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John Peate: A few questions to ask those who grow business

Entrepreneur’s corner

Posted: March 7, 2012 2:00 a.m.
Updated: March 7, 2012 2:00 a.m.

Business incubators are programs designed to support the successful development of entrepreneurial companies, with an array of business support resources and services offered both in the incubator and through its network of contacts.

Incubators come in all shapes and sizes, just like the start-ups and early-stage companies they nurture. There are incubators,
accelerators, labs and tech centers. They can be virtual or physical.

Some are long-term, flexible and provide assistance only at your request. Others are short-term, curriculum-focused and provide intensive support. With so many options to choose from, how do you decide which one is right for you?

Before you can find the right answers, you need to ask the right questions. Here are some questions to ask yourself and the incubator team before you commit:

1) What does the management of the center consider a success? You have goals for your own business. Do they align with the goals of the incubator you’re thinking of joining? 

Some organizations will use the term “incubator” to lure in participants or tenants but actually provide very little added value. You want to find an incubator where their success is measured by your success, and as specifically tied to your own goals as possible.

2) What resources do they provide? 

Incubators can provide a wide variety of resources, including networking opportunities with other entrepreneurs, mentors, consultants, events targeted to clients and information about and access to relevant groups in the community.

Ask about the background of the mentors and advisers. Some incubators provide clients with free or very low-cost access to resources through programs, such as the Microsoft BizSpark program. Others provide access to physical locations and services to help build their business.

3) Do they have heavy expertise in an industry vertical sector relevant to your business?

Some incubators focus on an industry in which the management has expertise or efficiencies, or they provide access to sophisticated machinery. They may have an infrastructure in place to help you get your prototype out, or your first sales dollars in, quicker than with other incubation partners. 

4) What is the price of membership?

Physical incubator pricing ranges from subsidized market rent or shared administrative services to substantial discounts — even free rent in some case.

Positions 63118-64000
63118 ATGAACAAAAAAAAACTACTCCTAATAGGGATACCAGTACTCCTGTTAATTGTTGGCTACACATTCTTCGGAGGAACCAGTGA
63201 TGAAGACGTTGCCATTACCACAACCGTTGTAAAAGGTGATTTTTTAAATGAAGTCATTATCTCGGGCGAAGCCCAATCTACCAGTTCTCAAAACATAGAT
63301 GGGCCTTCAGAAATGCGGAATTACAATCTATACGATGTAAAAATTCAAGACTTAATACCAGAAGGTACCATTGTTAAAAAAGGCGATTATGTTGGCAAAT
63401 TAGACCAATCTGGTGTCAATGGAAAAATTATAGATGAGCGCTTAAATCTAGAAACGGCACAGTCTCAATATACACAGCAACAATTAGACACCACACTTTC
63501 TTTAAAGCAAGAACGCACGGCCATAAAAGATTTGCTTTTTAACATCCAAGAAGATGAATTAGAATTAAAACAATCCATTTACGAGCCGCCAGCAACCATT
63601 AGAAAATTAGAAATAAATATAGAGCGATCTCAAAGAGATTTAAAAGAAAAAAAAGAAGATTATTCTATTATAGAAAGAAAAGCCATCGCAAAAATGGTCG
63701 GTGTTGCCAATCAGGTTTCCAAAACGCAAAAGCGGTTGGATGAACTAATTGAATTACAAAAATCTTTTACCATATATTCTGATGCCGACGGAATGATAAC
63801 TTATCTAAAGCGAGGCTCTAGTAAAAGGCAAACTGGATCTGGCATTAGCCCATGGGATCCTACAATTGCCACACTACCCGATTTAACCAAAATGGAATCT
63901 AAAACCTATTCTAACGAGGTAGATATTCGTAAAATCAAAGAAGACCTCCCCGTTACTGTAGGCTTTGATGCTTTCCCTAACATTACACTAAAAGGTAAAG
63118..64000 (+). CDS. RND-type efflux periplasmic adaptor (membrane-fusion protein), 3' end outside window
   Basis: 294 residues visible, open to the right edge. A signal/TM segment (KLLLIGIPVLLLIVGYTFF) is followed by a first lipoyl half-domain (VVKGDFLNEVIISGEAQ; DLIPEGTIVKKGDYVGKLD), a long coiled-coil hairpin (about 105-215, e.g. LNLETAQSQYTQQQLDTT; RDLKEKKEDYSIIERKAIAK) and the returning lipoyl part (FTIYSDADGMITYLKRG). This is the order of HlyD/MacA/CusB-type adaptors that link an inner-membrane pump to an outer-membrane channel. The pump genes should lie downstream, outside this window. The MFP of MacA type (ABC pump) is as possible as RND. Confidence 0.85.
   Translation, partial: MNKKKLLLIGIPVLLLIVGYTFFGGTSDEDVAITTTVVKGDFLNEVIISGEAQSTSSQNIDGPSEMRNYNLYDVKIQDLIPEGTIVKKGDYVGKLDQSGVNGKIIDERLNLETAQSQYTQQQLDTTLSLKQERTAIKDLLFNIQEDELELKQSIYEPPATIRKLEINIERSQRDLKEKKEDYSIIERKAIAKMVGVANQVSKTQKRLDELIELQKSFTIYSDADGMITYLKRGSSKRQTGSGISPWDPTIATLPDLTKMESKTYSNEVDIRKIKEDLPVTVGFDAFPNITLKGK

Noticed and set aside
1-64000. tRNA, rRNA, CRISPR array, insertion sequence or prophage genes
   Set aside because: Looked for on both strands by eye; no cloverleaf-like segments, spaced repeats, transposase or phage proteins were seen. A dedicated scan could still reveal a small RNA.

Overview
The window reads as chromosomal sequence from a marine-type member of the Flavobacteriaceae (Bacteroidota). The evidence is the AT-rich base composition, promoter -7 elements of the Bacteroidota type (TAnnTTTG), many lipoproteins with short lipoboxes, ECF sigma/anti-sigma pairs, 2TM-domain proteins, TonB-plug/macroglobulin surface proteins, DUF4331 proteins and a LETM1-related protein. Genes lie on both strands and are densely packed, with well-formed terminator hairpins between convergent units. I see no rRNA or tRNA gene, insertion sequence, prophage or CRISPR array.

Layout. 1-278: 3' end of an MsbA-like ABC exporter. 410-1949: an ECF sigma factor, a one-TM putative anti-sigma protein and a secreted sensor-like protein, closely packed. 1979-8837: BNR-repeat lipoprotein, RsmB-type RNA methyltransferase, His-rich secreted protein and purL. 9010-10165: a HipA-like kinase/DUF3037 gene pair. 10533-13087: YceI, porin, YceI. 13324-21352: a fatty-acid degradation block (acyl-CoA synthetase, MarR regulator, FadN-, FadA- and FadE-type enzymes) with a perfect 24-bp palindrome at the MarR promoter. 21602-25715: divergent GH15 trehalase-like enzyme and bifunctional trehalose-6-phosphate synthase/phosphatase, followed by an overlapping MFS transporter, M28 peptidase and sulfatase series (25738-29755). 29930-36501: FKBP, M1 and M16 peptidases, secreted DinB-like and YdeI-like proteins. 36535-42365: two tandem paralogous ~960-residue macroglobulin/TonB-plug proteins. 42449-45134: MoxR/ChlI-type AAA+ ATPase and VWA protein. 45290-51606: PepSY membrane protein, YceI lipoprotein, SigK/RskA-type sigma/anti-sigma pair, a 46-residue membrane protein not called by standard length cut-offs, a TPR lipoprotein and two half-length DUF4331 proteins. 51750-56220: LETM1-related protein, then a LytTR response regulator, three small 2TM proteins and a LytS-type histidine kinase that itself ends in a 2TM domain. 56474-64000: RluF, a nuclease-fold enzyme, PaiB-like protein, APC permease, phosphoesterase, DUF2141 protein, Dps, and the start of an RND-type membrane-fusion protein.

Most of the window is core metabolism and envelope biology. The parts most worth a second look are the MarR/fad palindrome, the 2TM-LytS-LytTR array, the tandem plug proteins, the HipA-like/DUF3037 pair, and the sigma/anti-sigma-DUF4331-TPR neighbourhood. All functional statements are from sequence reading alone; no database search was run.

Virtual and physical incubators may charge for mentoring and advising services, or they may be provided at no charge.

Some incubators charge very little up front, but seek an equity stake in the business. You’ll want to understand their pricing model before getting too far in your discussions.

5) How many clients/tenants have achieved economic milestones or received funding and from what sources?

Often incubators will make promises of success or access to capital resources but it’s prudent to see what their track records are and just how trusted a resource they are.

You’ll want to find out how much influence they have with financial sources (lenders, angel investors, venture capitalists and grant specialists). Ask about their success to date.

6) How selective are they?

Some incubators will let you in only if you pay the rent or membership fee every month. Other incubators subject clients to a screening process which can include an online application followed by one or more in-person interviews. They care about the quality of the collection of companies they serve and the results they stand to deliver.

Incubators can provide you with access to capital, consulting, targeted training, networking opportunities and access to work space, software resources and a calendar of relevant events.

The i3 Advanced Technology Center at the Small Business Development Center hosted by College of the Canyons is an example of one of these incubators.

If you are interested in learning more about incubation, the i3 ATI will be hosting a Business Incubation Panel at 2:30 p.m. on  March 28, at the Dr. Dianne G. Van Hook University Center, located on the college’s Valencia campus.

The directors of local physical incubators will attend and talk about how incubators can contribute to the success of your business.

For more information or to register for the event, please call the ATI at (661) 362-3241 or email John Peate at John Peate is an SBDC Business Advisor and Program Leader of the i3 Advanced Technology Incubator at the SBDC. Mr. Peate’s column reflects his own views and not necessarily those of The Signal.
For more information call (661) 362-5900, email us at or visit our website at:


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